Welcome to Microsoft Pri0: That's Microspeak for top priority, and that's the news and observations you'll find here from Seattle Times reporter Sharon Chan.
December 18, 2008 10:30 AM
Posted by Benjamin J. Romano
Microsoft has been recognized by a survey of major corporations as doing the best job of investing in its community. The survey was part of a study published by the U.S. Chamber of Commerce and the Center on Philanthropy at Indiana University.
The study was presented with a broader report on the relationship between business and their communities. Seattle was one of eight cities where the report held forums with business leaders, providing a not-too-surprising list of threats to innovation: education, "the Seattle process," and transportation. Read on for more details.
Microsoft came out on top in an online survey, focused on corporate community investment in 2007. The pool of companies evaluated included "large companies in larger U.S. cities along with U.S. Chamber member firms and thus responses are not truly representative of all corporations in the U.S.," the study's authors note.
The purpose of the study was more to look at best practices in corporate philanthropy, but survey respondents were asked to "name other companies they thought were doing the best job of investing in the communities in which they operate." (Note: The survey is based on 468 responses from corporate employees, a response rate of 1.6 percent. The authors added this caveat: "No statistical tests of the representativeness of the sample or respondent group have been made. Therefore, all conclusions herein should not be considered representative of the general business community.")
The authors introduce their report in the context of globalization and its implications for "how business leaders
view their companies' role in U.S. communities." Contrary to what the authors call "the popular stereotype," many companies choose to stay in a community for years, and invest significantly. "[C]orporate community investment (CCI) is motivated by a desire to improve local competitive conditions and quality of life, 'give back,' and recruit and retain employees and customers."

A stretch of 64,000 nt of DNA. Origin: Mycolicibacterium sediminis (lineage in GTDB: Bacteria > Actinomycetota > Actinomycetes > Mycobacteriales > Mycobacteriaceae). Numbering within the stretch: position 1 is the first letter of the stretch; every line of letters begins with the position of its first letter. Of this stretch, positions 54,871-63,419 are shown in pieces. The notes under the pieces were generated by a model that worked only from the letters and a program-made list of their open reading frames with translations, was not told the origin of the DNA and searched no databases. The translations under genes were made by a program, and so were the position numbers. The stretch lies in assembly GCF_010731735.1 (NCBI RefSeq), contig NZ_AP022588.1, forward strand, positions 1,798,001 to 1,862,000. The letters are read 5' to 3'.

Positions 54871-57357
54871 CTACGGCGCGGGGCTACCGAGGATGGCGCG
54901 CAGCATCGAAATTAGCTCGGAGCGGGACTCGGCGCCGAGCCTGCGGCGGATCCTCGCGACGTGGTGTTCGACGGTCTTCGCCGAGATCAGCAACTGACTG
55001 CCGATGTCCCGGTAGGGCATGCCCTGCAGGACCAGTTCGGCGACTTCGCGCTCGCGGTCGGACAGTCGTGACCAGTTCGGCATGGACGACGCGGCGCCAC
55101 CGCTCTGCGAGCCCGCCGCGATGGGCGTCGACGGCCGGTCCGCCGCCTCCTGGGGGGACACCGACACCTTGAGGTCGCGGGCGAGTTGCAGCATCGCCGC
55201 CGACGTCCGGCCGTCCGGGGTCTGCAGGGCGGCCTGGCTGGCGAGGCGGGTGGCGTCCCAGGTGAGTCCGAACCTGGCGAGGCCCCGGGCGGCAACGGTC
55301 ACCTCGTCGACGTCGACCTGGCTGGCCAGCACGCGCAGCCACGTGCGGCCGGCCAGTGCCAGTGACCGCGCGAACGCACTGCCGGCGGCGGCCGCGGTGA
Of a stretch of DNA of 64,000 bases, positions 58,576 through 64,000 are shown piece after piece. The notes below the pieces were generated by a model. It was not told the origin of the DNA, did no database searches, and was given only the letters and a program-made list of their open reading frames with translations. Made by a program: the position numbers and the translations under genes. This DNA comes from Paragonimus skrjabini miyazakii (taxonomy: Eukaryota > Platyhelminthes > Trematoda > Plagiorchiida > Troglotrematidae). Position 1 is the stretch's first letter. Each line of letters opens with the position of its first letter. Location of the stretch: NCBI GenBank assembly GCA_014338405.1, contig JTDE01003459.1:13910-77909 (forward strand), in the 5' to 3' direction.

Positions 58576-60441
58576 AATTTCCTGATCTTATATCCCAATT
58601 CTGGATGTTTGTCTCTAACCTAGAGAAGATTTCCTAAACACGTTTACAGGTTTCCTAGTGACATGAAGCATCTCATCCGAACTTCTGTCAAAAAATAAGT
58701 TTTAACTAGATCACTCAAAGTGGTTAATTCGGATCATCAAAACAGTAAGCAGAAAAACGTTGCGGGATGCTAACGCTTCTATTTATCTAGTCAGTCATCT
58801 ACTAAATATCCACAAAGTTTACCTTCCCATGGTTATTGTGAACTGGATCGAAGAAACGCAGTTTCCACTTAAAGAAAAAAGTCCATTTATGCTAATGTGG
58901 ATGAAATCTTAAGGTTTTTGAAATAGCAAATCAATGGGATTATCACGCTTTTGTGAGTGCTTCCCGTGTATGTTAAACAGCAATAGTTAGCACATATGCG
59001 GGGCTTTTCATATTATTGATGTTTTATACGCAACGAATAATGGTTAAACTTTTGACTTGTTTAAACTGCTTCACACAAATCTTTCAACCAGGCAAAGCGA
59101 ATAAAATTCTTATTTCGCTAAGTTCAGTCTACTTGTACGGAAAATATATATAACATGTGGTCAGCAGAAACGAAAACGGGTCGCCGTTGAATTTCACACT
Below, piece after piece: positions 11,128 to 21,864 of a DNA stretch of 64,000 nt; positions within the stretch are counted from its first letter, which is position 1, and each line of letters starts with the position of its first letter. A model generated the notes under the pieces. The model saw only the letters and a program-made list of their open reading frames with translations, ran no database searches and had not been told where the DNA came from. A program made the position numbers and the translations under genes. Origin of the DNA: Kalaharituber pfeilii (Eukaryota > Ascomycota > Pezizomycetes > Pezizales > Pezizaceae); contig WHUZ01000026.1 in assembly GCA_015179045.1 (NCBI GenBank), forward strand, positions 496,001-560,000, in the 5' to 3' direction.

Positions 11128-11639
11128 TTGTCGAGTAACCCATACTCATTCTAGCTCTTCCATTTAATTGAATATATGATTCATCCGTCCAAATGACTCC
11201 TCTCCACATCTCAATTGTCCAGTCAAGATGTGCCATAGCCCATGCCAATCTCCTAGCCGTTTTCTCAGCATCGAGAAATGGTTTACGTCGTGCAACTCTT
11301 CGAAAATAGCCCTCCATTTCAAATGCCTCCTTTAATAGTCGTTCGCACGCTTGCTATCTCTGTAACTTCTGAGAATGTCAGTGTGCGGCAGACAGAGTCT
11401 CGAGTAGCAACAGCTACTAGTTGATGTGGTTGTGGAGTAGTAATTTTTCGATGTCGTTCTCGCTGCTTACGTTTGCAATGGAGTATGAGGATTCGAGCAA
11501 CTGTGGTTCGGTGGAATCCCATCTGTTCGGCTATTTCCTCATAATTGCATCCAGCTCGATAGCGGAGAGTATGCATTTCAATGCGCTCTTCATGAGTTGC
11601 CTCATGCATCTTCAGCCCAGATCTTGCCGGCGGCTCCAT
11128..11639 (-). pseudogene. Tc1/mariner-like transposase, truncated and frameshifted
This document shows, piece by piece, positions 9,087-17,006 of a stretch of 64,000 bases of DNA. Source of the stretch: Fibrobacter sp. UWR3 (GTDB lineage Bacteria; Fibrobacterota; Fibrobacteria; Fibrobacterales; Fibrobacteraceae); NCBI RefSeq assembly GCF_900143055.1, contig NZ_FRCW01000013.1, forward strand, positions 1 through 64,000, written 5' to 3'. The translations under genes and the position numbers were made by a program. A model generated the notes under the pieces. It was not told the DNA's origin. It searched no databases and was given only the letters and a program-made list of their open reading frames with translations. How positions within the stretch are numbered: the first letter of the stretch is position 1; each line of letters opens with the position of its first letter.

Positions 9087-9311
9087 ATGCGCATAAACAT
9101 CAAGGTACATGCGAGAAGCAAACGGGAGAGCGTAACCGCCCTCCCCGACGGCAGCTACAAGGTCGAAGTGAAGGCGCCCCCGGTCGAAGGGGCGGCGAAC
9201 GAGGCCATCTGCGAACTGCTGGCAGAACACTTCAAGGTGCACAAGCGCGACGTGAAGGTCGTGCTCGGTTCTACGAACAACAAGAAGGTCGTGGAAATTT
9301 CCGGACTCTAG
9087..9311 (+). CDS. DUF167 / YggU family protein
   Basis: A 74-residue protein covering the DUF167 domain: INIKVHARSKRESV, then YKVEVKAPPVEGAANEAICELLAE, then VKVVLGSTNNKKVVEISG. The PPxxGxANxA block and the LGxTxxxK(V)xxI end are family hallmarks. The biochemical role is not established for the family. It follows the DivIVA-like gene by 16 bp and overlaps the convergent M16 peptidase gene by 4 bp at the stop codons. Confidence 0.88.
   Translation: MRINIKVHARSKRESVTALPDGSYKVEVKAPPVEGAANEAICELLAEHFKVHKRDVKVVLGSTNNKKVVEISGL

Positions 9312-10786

Education is the top recipient of corporate philanthropy, the report found. "This seems to proceed from a view that education is related to the future competitiveness of the communities in which they are involved," the authors wrote. "... 'Combination funds,' in third place, are gifts made to organizations such as the United Way and Catholic Charities. Therefore, the results suggest that quite a large portion of corporate philanthropy is still not targeted toward particular issues and initiatives, despite the progress the field has made toward more strategic philanthropy in
the past decade."
Seattle is one of the eight communities studied in detail in the report. Participants in a forum convened for the report focused on "how Seattle is simultaneously characterized by progressive, forward-looking leadership and conventional urban dysfunction that regularly threatens innovation." The top three issues they identified for Seattle were schools, public decision making (aka "the Seattle process"), and transportation.
The forum participants did not have much faith in existing institutions to solve the "Seattle process" problem. "They ... agreed that no chambers of commerce or other business alliances exist that can confront the slow public processes that threaten Seattle’s continued growth, and therefore believed that a new set of alliances would need to be created to deal with the realities of Seattle’s development challenges."
The Seattle-specific information begins on page 42 of the report (72-page PDF).